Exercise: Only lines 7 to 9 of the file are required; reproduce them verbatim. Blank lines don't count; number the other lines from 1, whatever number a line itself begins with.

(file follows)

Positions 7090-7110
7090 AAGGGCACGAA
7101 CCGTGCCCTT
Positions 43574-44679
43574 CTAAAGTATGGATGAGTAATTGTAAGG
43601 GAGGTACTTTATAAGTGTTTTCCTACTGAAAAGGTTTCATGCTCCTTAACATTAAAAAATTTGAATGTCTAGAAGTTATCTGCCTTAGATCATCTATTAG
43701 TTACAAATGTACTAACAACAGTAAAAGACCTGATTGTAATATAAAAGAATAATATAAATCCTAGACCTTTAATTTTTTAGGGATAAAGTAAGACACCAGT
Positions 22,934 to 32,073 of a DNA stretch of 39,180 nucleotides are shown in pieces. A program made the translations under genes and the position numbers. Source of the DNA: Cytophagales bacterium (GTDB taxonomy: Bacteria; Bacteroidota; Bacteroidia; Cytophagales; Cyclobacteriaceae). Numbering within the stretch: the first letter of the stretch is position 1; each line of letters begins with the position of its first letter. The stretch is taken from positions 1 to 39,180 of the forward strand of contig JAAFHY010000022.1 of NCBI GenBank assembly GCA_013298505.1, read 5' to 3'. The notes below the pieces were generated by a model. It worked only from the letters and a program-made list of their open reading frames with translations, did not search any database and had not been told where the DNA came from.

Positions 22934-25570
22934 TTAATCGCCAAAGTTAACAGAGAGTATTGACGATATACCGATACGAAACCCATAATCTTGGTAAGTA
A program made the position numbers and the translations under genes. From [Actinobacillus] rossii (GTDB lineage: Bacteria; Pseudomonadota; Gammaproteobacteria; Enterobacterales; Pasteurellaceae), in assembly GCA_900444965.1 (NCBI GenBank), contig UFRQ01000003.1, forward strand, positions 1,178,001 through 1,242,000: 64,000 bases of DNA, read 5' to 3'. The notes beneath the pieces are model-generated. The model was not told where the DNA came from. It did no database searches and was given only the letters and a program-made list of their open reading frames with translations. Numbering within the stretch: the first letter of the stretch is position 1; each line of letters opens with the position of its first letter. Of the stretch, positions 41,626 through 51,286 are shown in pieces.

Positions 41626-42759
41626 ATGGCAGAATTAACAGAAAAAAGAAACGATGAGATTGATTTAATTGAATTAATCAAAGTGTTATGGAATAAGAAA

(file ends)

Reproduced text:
43701 TTACAAATGTACTAACAACAGTAAAAGACCTGATTGTAATATAAAAGAATAATATAAATCCTAGACCTTTAATTTTTTAGGGATAAAGTAAGACACCAGT
Positions 22,934 to 32,073 of a DNA stretch of 39,180 nucleotides are shown in pieces. A program made the translations under genes and the position numbers. Source of the DNA: Cytophagales bacterium (GTDB taxonomy: Bacteria; Bacteroidota; Bacteroidia; Cytophagales; Cyclobacteriaceae). Numbering within the stretch: the first letter of the stretch is position 1; each line of letters begins with the position of its first letter. The stretch is taken from positions 1 to 39,180 of the forward strand of contig JAAFHY010000022.1 of NCBI GenBank assembly GCA_013298505.1, read 5' to 3'. The notes below the pieces were generated by a model. It worked only from the letters and a program-made list of their open reading frames with translations, did not search any database and had not been told where the DNA came from.

Positions 22934-25570